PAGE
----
Generating Energy — And Learning


I solved the energy puzzle for the U.S. with the help of two EPA Innovation Team members. We knocked it out in about 15 minutes.

We were playing Generate! The board game was developed by several EPA researchers as a way for students to learn about the intricacies of this country’s energy complex, from energy producers to end-use sectors. The game also helps players understand the links between the environment and energy, as well as the massive amounts of waste in the system.

The chart at the top of this post, by the Lawrence Livermore National Laboratory and the U.S. Department of Energy, demonstrates the breakdown of energy use in 2013. One-third of the energy generated for the residential and commercial sectors goes to waste. In the transportation sector, it’s 80 percent.

Generate! teams get colored cards with a mix of energy options – nuclear, coal, wind, natural gas, solar – that each have numbers to indicate cost. The numbers are generic units but designed from real-world measures to show the relative cost of different types of electricity generation units. Players have to consider building and purchase price, annual operations and maintenance, and carbon production.

Like golf or cross country, the lowest score wins.

Our first round was played with no penalties for carbon production. My team aced the competition because we had lots of existing coal power plant cards with zero purchase costs and plenty of cheap natural gas units.

However, the game changed quickly when the organizer shifted the math to account for how energy use and production affects the environment, including greenhouse gas emissions and impacts on the water supply.

A problem as multifaceted as the energy use mix of a large country can’t be simplified into one game, but Generate! can spark discussions in classrooms. The point is not about advocating for a no-carbon economy, it’s about the much larger issue: the challenges and trade-offs energy producers and policy makers face.

Teachers who want to open up this kind of conversation can find instruction guides, rules, and printable boards and game pieces. Try not to have too much fun in the learning process.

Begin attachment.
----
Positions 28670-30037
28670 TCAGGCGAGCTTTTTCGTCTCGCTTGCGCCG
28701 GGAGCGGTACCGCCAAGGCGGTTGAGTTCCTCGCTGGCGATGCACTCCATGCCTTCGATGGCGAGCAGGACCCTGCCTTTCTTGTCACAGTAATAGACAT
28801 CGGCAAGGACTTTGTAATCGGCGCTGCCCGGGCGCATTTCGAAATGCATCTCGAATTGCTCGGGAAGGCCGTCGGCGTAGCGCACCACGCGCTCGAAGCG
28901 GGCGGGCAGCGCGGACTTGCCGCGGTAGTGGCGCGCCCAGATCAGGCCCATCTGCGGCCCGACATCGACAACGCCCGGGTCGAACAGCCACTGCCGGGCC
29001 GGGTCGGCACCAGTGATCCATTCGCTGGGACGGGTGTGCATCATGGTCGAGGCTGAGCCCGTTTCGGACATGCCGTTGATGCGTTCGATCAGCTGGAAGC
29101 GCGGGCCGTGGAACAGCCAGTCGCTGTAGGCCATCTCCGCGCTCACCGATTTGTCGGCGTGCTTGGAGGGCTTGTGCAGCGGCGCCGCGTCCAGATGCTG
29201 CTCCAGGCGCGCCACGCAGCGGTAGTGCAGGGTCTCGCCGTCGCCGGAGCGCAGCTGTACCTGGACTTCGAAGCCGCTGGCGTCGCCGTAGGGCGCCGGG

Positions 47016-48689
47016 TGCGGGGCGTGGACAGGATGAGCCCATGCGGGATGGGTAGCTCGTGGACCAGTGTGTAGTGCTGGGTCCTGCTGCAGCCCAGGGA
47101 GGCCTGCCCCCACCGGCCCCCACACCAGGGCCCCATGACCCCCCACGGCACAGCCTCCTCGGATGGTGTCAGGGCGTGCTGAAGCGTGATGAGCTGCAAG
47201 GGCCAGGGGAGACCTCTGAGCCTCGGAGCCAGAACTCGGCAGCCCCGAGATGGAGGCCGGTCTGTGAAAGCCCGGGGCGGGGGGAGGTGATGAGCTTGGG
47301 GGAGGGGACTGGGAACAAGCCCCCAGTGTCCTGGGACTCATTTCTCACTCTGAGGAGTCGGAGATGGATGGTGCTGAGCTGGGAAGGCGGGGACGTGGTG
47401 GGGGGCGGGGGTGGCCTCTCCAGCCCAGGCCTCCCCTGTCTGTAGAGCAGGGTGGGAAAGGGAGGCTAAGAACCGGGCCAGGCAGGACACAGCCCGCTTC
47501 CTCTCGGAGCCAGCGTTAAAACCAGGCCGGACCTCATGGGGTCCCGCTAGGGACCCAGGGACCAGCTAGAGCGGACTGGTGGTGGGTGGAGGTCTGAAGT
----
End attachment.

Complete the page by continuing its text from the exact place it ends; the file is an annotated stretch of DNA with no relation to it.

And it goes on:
Dustin Renwick works in conjunction with the Innovation Team in the U.S. Environmental Protection Agency’s Office of Research and Development. The opinions expressed here are the author’s and do not reflect EPA policy, endorsement, or action.

Dustin Renwick is part of the GovLoop Featured Blogger program, where we feature blog posts by government voices from all across the country (and world!). To see more Featured Blogger posts, click here.

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The simplest and most economical action a homeowner can take is to upgrade to a geothermal heat pump either at initial construction or when replacement is needed. Six to eight feet below the surface it is 55 degrees F year round. A consistent 24×365 limitless virtually-free source of energy that can be tapped into locally by anyone. This will reduce the electricity requirements per home, that will eventually be needed in the future as we transition to electrically recharged vehicles, without having to massively upgrade the high voltage power lines across America. Does this game take transmission lines (and other forms of distribution) into the mix?

Catherine Andrews

I used to have a public health client, and one day they sent my team the board game “Pandemic.” It was an amazing way to “live” an epidemic and have to think creatively about how to solve it. I’m all for more games!

Dustin Renwick

I think the “serious gaming” movement is still underrated / below the radar in government, but there are people doing good work. Games can be great teaching tools!